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bigtree Donating Member (1000+ posts) Send PM | Profile | Ignore Thu Aug-10-06 12:00 PM
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Will Syria Talk to Hizbollah? At What Price?
Edited on Thu Aug-10-06 12:07 PM by bigtree
August 10, 2006


Syria's Price for Peace

By Gabriela Keller in Damascus


Syria is also not in the mood to accept any mediators -- neither from Arab nor from European states -- the foreign ministry expert said. "If the Americans want something from us," he said, "let them come and ask us directly." Until the United States demonstrates their willingness to compromise, Syria will continue to build its "front of obstruction," he said. In other words, Syria will work to unite the enemies of the United States and Israel, sabotage US policy in the region and strengthen local resistance -- be it in Lebanon, the Palestinian territories or Iraq. But if the Americans are genuinely accommodating, Syria will react positively. "In the end," he said, "Syria wants to be in contact with the West again."

"The government is under enormous pressure."

And if the talks don't lead to the restitution of the Golan Heights becoming a realistic prospect for Syria, the regime could even resort to one last measure: allowing armed militants to cross the cease-fire line into territories occupied by Israel. Politicians and prominent spiritual leaders are already calling for a militant Syrian movement on the model of Hezbollah. Even the fact that such a discussion is taking place is a clear warning in a totalitarian state like Syria, where the authorities check every Friday prayer in the mosques for possible subversive content. "It's a possibility that's being considered," Georges Jabbour confirms.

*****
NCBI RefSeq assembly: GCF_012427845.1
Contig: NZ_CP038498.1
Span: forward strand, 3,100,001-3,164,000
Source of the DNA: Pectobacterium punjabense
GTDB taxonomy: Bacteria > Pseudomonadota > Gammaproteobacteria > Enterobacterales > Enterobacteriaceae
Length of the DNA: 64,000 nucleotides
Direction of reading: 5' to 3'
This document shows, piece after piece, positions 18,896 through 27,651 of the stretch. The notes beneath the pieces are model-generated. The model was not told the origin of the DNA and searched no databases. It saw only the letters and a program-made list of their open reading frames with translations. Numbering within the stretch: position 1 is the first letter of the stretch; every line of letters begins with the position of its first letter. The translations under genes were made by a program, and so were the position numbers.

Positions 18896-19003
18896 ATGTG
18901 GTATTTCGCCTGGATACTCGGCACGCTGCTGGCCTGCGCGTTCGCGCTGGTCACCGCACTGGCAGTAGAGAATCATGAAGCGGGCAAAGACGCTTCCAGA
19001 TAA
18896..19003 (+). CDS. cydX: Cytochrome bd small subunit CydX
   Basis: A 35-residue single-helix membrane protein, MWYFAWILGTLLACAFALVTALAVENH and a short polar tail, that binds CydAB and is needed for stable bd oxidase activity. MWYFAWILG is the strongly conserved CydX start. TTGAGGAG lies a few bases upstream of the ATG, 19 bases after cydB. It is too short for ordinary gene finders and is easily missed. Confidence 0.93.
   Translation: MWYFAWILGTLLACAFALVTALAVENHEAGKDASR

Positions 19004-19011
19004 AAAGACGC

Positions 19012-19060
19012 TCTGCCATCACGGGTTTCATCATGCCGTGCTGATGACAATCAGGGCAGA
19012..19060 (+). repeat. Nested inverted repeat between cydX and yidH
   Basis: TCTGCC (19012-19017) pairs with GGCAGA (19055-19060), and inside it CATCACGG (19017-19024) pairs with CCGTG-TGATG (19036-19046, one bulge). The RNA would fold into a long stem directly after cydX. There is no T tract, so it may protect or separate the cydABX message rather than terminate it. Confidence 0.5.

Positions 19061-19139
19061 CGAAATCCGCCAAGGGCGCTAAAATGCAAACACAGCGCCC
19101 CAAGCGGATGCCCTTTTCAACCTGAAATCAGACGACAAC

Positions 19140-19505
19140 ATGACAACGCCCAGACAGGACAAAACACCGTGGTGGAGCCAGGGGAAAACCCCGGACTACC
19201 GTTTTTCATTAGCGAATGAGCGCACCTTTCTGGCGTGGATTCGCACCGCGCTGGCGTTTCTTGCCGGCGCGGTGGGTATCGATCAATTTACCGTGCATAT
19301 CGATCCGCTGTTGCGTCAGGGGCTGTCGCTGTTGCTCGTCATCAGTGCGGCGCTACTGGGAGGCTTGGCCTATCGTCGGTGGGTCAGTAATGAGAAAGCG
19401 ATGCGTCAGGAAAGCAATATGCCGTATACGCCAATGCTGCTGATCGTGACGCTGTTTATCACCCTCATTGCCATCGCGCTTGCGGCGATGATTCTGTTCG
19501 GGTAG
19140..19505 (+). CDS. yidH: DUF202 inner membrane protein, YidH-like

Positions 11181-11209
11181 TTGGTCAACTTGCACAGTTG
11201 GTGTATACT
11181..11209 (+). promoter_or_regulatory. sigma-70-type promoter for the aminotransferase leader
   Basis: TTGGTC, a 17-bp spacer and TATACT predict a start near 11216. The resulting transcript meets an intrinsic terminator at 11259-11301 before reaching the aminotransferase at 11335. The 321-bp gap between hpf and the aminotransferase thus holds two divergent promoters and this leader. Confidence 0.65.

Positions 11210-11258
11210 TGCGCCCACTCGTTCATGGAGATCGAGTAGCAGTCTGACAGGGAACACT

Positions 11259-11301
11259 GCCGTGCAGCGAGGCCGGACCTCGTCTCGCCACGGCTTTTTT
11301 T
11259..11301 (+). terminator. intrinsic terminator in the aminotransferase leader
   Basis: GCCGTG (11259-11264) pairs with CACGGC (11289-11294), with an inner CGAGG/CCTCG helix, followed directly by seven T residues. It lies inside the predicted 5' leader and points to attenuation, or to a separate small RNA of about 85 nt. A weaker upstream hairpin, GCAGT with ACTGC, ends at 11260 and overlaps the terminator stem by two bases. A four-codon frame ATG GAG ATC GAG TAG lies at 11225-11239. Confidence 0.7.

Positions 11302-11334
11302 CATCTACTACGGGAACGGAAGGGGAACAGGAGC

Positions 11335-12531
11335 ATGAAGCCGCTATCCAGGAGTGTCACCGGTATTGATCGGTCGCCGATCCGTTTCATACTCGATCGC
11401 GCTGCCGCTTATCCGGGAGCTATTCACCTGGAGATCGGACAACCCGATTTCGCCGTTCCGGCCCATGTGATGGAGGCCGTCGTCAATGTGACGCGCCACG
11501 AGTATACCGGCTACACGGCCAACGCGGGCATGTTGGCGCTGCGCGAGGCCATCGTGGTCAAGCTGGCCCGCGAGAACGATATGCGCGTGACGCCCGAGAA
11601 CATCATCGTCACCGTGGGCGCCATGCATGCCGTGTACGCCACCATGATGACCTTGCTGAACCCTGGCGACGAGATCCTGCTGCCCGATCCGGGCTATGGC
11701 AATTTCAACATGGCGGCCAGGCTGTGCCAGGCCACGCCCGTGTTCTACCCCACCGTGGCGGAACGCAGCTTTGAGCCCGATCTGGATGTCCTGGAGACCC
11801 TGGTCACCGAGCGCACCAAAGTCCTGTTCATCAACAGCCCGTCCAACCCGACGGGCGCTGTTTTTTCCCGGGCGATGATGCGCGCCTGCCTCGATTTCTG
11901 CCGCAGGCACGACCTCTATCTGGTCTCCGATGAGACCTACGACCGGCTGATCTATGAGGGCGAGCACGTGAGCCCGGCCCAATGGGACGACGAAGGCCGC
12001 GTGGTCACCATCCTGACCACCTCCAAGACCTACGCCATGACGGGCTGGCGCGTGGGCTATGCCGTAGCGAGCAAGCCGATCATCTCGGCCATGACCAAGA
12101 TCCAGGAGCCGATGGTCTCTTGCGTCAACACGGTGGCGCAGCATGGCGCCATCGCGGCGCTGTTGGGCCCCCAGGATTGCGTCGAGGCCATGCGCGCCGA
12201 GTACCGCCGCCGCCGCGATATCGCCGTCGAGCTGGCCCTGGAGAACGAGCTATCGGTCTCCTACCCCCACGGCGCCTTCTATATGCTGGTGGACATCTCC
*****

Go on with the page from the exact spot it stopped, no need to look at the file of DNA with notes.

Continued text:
That, of course, would be an act of desperation and would force Israel to attack immediately. And yet the moment might come when Assad is left with no other choice. "The government is under enormous pressure," Baath party member Ayman Abdel Nour explains. "If they relinquish the Golan Heights now, they run the risk of losing all legitimacy with the people."

Even now the rage on the streets can hardly be controlled, the Muslim preacher Muhammad al-Habash has observed. "The people believe it's their religious duty to resist the occupiers," he says and begins telling stories about families he's acquainted with whose sons have recently left home and vowed to wage jihad. They've probably left for Lebanon, since Syria doesn't offer a vent for their frustration yet. Al-Habash is a preacher known for his cosmopolitanism and tolerance. "But every time the people here become victims of Israel, the voice of the moderates becomes quieter. We're losing credibility," he complains. "If the war continues to escalate, nothing will stop our people."

full article (very comprehensive):
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bigtree Donating Member (1000+ posts) Send PM | Profile | Ignore Thu Aug-10-06 12:53 PM
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sooner or later . . .
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